The whole state of Montana until Tuesday
You can’t hear it, but someone is lazily picking a banjo. The buffalo no longer roam, having decided one place is as good as another. The deer and the antelope play video games. Montana politics is sleepy, so sleepy. But then look what happens: a federal judge rules unconstitutional several elements of our campaign finance law. Suddenly, the dog sits up. As of Tuesday afternoon—three weeks before the primaries—political parties can contribute unlimited amounts to individual candidates. Judge Charles Lovell’s ruling seems to indicate that limits on donations from individuals and corporations are lifted as well, but Commissioner of Political Practices Jonathan Motl believes he must only revert to the limits in place before the ones Lovell struck down, in 1994.
Anyway, the last time this law was briefly overturned—for nine days in 2012—Republican gubernatorial candidate Rick Hill accepted a $500,000 donation. Our easy slumber may have just been broken. I, for one, welcome the impending rush of cash into Montana politics. The 2016 campaign needs a shot of adrenaline. Why, just this week in the Missoula Independent, I wrote about how Bullock versus Gianforte has been a clash of tepid negatives. But the potential for political action committees of all kinds to
spend unlimited amounts of money say unlimited amounts of speech ensures a vigorous exchange of ideas. So pander to me, boys. I’m all napped up.
Supreme Court Justice Antonin Scalia
The Supreme Court ruled on McCutcheon v. FEC this morning, and American campaign finance restrictions got a little bit looser. I know what you’re thinking: finally, money can play some kind of role in electoral politics. In a 5-4 decision, the court overturned the individual aggregate limit on contributions to political parties, so you no longer need content yourself with donating a scant $48,000 to candidates every two years and $74,600 to party committees. Individuals can now give the parties of their choice as much money as they damn well please. As Chief Justice John Roberts put it, “there is no right in our democracy more basic than the right to participate in electing our political leaders.”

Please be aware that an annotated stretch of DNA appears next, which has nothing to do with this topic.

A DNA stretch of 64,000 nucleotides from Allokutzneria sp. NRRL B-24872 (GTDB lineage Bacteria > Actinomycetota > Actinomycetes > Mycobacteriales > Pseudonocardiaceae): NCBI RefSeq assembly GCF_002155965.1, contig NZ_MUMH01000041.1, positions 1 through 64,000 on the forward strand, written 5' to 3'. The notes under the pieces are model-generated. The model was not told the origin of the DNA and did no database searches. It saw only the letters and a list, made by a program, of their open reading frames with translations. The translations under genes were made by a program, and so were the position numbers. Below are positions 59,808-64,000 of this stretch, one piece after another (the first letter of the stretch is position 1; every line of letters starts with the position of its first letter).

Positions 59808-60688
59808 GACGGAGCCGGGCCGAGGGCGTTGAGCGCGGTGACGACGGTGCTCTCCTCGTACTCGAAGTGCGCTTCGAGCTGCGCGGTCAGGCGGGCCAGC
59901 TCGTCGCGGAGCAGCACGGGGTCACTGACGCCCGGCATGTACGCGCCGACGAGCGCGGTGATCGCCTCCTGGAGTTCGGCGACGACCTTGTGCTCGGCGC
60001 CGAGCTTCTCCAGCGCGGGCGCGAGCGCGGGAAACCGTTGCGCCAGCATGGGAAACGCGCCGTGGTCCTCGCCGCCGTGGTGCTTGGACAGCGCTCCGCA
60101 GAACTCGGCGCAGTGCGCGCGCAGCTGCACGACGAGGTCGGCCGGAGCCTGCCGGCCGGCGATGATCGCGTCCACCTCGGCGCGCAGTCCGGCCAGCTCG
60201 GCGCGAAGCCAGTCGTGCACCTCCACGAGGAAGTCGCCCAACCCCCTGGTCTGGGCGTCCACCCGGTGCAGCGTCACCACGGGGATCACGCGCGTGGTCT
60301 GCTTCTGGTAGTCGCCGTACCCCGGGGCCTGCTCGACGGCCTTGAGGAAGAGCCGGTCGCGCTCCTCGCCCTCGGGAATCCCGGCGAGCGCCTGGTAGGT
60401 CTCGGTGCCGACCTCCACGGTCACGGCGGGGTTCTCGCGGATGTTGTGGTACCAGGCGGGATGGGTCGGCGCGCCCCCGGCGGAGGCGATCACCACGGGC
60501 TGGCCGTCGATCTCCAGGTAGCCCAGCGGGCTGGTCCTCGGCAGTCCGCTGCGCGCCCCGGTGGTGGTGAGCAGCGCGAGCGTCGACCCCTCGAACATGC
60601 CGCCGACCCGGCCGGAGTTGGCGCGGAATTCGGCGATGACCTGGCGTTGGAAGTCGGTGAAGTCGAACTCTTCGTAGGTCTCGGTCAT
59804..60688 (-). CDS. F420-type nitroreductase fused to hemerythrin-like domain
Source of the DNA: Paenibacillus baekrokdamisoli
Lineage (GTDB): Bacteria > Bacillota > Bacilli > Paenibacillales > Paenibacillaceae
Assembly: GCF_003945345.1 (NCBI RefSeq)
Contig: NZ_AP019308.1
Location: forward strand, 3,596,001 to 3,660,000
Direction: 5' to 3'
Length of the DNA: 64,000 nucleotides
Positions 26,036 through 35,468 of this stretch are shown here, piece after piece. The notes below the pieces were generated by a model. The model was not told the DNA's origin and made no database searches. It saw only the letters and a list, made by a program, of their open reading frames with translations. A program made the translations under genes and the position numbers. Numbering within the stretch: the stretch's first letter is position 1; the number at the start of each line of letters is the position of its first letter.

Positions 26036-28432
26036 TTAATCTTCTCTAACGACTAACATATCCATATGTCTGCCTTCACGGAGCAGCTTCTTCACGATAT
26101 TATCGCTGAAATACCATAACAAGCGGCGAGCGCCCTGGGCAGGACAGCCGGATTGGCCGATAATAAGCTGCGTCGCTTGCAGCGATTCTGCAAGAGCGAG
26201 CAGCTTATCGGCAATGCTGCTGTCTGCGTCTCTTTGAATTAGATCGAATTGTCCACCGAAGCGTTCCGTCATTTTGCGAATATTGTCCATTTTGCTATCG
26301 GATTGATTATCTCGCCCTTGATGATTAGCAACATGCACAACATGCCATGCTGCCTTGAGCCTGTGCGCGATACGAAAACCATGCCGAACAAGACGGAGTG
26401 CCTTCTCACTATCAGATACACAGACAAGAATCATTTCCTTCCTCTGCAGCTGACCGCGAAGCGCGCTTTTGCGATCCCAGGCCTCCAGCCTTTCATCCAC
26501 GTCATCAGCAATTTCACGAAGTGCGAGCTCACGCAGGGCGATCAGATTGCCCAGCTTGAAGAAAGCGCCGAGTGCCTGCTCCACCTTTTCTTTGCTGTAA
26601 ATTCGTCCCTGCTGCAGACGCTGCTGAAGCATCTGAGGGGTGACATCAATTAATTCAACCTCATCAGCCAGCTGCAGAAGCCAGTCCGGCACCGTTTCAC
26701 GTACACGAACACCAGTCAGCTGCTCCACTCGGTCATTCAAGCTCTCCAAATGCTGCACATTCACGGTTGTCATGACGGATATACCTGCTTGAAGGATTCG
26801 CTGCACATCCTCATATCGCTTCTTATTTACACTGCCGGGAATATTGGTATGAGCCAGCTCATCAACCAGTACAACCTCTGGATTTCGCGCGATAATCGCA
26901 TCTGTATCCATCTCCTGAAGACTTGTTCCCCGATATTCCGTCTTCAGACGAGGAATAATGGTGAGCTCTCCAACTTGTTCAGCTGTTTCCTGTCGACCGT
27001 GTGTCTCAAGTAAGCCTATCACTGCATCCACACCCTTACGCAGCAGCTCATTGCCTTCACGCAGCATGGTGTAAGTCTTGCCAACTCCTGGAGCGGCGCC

A fun police dog
According to the Times, the police department of Rialto, California randomly required half of its patrol officers to wear body cameras each week of last year. During that period, officers used force 25 times, as opposed to 61 times during the previous year. Officers wearing cameras accounted for only eight uses of force. Knowing someone is (or will be) watching appears to make interactions between police and civilians less violent. I don’t want to draw any unfounded conclusions, but it’s possible that public scrutiny encourages law enforcement to adhere to its own rules. In unrelated news, a secret federal ruling from 2011 rebuked the NSA for repeatedly misrepresenting its domestic surveillance operations to the FISA courts.
Edith Windsor (left) and her wife, the late Thea Spyer
Maybe you heard about this, but the Supreme Court has overturned the Defense of Marriage Act and, in the process, given Edith Windsor $350,000. Windsor filed suit against the federal government in 2010, arguing that DOMA unconstitutionally deprived her of a spousal exemption from the estate tax upon the death of her wife, Thea Spyer. This morning, the court ruled that DOMA “is invalid, for no legitimate purpose overcomes the purpose and effect to disparage and injure those whom the State, by its marriage laws, sought to protect in personhood and dignity.” It also ruled that the plaintiffs in Hollingsworth v. Perry lacked standing, effectively driving a stake through the heart of California’s Proposition 8.
Costa Rica uses a government-funded, single-payer health care system.
I don’t know about you, but I would like to be liked. I may not be very good at it, but in my interpersonal relations I try to pander to others as much as possible. Shame and sycophancy are my watchwords. The panicked need to feel that other people like me—even when I do not like them—exerts a serious check on my behavior. Imagine how free I would be if everyone hated me. If there were no hope that anyone who knew me could possibly like me, I could act however I pleased, the way death row inmates are always filling balloons with their own feces. If I were a public jerk instead of a secret asshole, I could live a life of rare liberty, saying and doing whatever I pleased with no regard for decency or the feelings of others. Today is Friday, and our link roundup contains a bunch of people like that.